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Weekly e-Gram for members and friends of Dublin Community Church

March 4, 2011


I never gave much thought to the reconstruction of antiquity. I mean….I just supposed what old buildings and walls and monuments that we viewed today as tourists and historians….was, well, like it always had been. Or…if it had aged….it had been “aged” like that for the past couple hundred years.

That’s pretty naïve on my part and those who study the great monuments of the past, or if you are a geologist or archeologist, you would tell us that a lot of re-creation goes into presenting the past.

I first became aware of my lack of historical archeology when we were in Turkey. We toured the wonderful site of Ephesus. The Biblical site of Paul and that great city. The government of Turkey has done a wonderful job of uncovering and preserving what is there. Our guide says that about 20% of the city is uncovered. If my math is correct, there is still 80% to be unearthed, stone by stone and shovelful by shovelful. Were it not for the government and archeologists and donors, we would have very little understanding of what came before us. While we were there viewing that 20%, there were workers under tents and awnings working on the next 1 or 2%. And if that does not make you think about what you are missing. Ephesus in the time of Paul was a great sea port on the Mediterranean. Today the sea is a mile away due to silt and the passage of time.

Nearby the Temple of Artemis, one of the great wonders of the Ancient world is but one and a half pillars erected on the site of the ancient temple. They were not even certain if those were pillars of the temple, but they have the place and one can envision the past just a bit through such recreations.

Climb the great Acropolis in Athens and there you see the equally great Parthenon….and huge cranes which lift and set huge stones which have been moved with the passage of time. The pillars of the Parthenon look almost insignificant in size next to the cranes, and right behind the Parthenon is a permanent work building for the construction.

The old town alleyways of Athens are rebuilt neighborhoods that are now for the tourist trade. I imagine they are much more picturesque than when the ordinary citizen lived there, but the labyrinth quality of the area gives us a picture of what was at one time.

The same can be said of all the “Old Towns” of the cities we have visited. Istanbul, Patras, Greece, Bari, Italy, Rome, Florence, Barcelona and Grenada, Spain. Old towns rebuilt and given back to the people of today in the form of housing, tourist shops, beautiful piazzas and plazas. For all of us used to driving on Freeways and Interstates, it is good to get a glimpse of where our ancestors came from and where some modern Europeans live and work. (And, yes, I realize that a small proportion of Europeans live in these quaint re-creations of old time living….much like German Village is in Columbus to the suburbs of Columbus).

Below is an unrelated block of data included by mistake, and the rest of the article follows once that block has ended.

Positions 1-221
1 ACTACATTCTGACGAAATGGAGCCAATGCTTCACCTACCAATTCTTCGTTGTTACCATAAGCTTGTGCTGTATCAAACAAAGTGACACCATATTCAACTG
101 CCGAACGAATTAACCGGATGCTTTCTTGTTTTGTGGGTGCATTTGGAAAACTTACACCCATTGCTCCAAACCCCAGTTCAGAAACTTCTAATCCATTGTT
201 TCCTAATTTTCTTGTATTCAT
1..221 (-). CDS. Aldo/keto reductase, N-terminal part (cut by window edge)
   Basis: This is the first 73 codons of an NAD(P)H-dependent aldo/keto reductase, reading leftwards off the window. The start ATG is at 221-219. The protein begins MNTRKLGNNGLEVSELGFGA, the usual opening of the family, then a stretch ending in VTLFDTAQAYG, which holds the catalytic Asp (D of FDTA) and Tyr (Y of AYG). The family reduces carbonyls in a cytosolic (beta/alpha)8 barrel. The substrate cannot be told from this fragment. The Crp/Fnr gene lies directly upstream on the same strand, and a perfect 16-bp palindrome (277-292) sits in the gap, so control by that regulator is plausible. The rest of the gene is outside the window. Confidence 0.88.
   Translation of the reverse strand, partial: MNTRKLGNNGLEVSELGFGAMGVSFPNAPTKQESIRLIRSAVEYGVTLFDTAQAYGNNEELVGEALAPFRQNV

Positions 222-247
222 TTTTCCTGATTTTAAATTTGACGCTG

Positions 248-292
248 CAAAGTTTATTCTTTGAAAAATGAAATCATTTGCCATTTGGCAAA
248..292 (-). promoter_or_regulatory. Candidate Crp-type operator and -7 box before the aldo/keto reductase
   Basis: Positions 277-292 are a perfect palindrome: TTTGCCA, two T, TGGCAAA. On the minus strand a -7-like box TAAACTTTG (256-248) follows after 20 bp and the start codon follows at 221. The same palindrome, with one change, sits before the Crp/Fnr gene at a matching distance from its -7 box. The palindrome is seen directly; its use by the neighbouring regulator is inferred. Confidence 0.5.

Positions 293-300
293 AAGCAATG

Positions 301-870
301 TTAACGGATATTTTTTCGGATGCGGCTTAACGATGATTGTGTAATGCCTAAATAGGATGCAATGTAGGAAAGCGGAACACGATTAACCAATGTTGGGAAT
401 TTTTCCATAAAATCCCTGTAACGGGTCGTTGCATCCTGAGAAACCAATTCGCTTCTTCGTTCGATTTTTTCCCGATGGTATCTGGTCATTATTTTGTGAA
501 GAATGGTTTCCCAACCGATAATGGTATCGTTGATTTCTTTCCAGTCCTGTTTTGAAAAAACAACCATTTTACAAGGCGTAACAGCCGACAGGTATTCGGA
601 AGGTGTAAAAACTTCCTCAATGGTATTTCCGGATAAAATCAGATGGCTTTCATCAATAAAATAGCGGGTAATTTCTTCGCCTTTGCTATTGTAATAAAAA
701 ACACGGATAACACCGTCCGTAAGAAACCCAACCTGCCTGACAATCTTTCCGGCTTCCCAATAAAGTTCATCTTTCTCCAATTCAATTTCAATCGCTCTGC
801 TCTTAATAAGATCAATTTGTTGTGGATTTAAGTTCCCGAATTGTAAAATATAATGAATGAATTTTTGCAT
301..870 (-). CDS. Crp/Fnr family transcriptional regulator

Also, have you ever considered the number of jobs which are created by preserving the past. We have seen more old buildings being gutted and renovated and streets being re-bricked and sidewalks and plazas being newly lined with cut stone. People everywhere re-creating the past for us to see.

And the biggest work of all? The upkeep of the magnificent cathedrals and mosques. I am familiar with what it takes at our church in Dublin, with its aluminum roof, to find a leak and stop it from entering the offices. I cannot even imagine the complexity of searching the roofs of these monstrous cathedrals for the source of a leak. But someone does. (Though I will be honest, I have seen leaks in many cathedrals and mosques. Even the houses of the Most High God take a lot of patching.)

The preservation of the artwork is by far the greatest of the tasks for the cathedrals and mosques. Time, automobile exhaust, humans and water all take their toll on the great art. We have seen countless restoration work. We have seen some areas of the churches totally blocked by huge scaffolds in which dozens of art restorers are working to freshen up the frescoes and re-gild the frames and uncover the lost faces behind the main paintings.

The La Sagrada Familia Cathedral in Barcelona is still a construction site. It’s three main cranes tower over the cathedral towers. My grandkids children may get to see the finished product. I’ll set up a trust fund for them to do so, but I imagine it may have to wait for an even later generation.

Everything seems to be a re-creation of the original or the original is explained but has been shipped off to London or Paris (or stolen and the governments are in negotiation) or some rich person in the south of France now owns the original and what they have on display here is a copy.

One place we saw nary a scaffold or unfinished masterpiece or construction crane….St. Peter’s in Rome. That place is pristine. An army of workers and cleaners attacks every floor scuff mark and dusts every artwork daily, or so it seems.

Seeing ancient artifacts is not for the unimaginative. One has to take what one can get, ignore the scaffolds, wonder about what has been lost to history and appreciate what is still around. It has been an eye opener for me, and a delight.

Peace, Rev. Bob Tussing

To follow Bob's journey via his blog, check in daily at:   www.revbobsjourney.blogspot.com

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